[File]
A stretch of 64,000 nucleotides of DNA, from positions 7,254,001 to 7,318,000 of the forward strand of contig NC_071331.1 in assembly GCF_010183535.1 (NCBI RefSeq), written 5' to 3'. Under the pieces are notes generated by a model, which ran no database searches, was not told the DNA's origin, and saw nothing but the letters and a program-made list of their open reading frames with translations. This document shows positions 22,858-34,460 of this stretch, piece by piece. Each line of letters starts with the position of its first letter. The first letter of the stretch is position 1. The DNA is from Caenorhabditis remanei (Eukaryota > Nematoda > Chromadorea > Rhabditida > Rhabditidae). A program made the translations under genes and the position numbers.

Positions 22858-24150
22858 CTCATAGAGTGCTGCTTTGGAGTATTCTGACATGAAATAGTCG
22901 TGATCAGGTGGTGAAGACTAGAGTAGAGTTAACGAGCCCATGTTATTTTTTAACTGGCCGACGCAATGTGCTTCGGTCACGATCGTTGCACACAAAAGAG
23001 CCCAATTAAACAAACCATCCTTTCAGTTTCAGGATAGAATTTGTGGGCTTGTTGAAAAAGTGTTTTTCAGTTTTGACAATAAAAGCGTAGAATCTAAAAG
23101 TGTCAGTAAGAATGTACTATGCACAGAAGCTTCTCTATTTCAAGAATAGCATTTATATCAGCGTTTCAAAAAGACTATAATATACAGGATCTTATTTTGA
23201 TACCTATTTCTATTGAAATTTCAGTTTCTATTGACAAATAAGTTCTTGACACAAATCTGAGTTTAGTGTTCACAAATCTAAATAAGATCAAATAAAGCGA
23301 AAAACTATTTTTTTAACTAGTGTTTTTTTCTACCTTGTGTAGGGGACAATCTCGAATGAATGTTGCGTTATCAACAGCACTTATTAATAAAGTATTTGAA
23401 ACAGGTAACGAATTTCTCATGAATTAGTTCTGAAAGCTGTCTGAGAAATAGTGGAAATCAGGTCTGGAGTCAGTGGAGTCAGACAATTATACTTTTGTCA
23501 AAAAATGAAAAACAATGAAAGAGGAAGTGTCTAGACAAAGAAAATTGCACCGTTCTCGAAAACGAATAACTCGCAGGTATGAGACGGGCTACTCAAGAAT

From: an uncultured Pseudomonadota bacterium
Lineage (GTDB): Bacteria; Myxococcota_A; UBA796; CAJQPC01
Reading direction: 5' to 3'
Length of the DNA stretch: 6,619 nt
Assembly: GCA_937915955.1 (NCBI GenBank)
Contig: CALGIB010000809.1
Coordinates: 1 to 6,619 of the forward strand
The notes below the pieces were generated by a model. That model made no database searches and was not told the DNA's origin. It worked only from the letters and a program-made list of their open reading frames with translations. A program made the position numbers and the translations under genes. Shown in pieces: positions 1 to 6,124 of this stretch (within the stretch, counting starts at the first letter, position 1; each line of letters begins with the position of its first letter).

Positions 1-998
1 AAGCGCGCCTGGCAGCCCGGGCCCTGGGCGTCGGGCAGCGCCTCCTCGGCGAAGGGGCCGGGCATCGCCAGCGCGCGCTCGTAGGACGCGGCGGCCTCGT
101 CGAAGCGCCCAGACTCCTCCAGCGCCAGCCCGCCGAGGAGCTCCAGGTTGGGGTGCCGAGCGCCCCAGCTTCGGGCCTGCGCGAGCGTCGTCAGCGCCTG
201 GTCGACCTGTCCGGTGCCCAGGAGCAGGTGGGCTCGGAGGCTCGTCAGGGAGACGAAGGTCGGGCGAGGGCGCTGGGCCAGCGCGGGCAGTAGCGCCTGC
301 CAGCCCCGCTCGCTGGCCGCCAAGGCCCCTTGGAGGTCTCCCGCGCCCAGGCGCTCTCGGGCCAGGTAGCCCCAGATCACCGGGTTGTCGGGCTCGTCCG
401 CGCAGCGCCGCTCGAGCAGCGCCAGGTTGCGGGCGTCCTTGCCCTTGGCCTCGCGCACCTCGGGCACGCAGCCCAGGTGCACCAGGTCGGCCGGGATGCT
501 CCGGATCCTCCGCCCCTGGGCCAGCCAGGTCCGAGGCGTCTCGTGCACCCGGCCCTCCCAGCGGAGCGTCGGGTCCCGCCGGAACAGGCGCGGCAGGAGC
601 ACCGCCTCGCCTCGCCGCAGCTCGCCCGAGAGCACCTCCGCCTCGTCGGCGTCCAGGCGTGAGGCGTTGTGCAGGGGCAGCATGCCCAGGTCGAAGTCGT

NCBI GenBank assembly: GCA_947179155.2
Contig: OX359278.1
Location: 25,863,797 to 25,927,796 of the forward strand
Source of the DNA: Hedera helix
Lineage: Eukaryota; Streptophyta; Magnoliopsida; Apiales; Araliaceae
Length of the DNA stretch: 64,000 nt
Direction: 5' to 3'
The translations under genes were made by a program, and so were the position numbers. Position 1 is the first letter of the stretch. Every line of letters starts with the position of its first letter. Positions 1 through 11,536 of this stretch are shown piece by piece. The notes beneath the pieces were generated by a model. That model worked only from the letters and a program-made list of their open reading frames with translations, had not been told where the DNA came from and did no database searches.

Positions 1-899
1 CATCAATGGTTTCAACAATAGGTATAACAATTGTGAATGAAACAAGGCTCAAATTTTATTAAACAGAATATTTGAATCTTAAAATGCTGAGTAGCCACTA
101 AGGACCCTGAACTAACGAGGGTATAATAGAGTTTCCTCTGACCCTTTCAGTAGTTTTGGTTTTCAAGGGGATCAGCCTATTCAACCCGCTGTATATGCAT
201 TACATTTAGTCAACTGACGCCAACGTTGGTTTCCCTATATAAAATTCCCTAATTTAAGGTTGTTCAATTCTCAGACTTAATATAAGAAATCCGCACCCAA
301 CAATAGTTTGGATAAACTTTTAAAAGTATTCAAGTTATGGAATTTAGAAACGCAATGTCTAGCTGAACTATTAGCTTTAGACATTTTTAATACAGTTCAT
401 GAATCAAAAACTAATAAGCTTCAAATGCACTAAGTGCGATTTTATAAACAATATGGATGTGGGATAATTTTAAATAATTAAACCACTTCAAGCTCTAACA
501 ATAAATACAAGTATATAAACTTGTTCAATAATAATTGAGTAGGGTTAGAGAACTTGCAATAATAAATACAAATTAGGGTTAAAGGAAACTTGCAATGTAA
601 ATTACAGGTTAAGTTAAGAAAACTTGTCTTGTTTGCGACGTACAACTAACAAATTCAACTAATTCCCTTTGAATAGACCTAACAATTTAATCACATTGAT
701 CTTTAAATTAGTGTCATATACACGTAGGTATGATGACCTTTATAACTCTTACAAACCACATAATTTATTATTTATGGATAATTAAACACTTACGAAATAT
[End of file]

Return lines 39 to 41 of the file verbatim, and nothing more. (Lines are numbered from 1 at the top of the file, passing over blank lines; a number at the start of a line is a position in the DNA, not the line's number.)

301 CAATAGTTTGGATAAACTTTTAAAAGTATTCAAGTTATGGAATTTAGAAACGCAATGTCTAGCTGAACTATTAGCTTTAGACATTTTTAATACAGTTCAT
401 GAATCAAAAACTAATAAGCTTCAAATGCACTAAGTGCGATTTTATAAACAATATGGATGTGGGATAATTTTAAATAATTAAACCACTTCAAGCTCTAACA
501 ATAAATACAAGTATATAAACTTGTTCAATAATAATTGAGTAGGGTTAGAGAACTTGCAATAATAAATACAAATTAGGGTTAAAGGAAACTTGCAATGTAA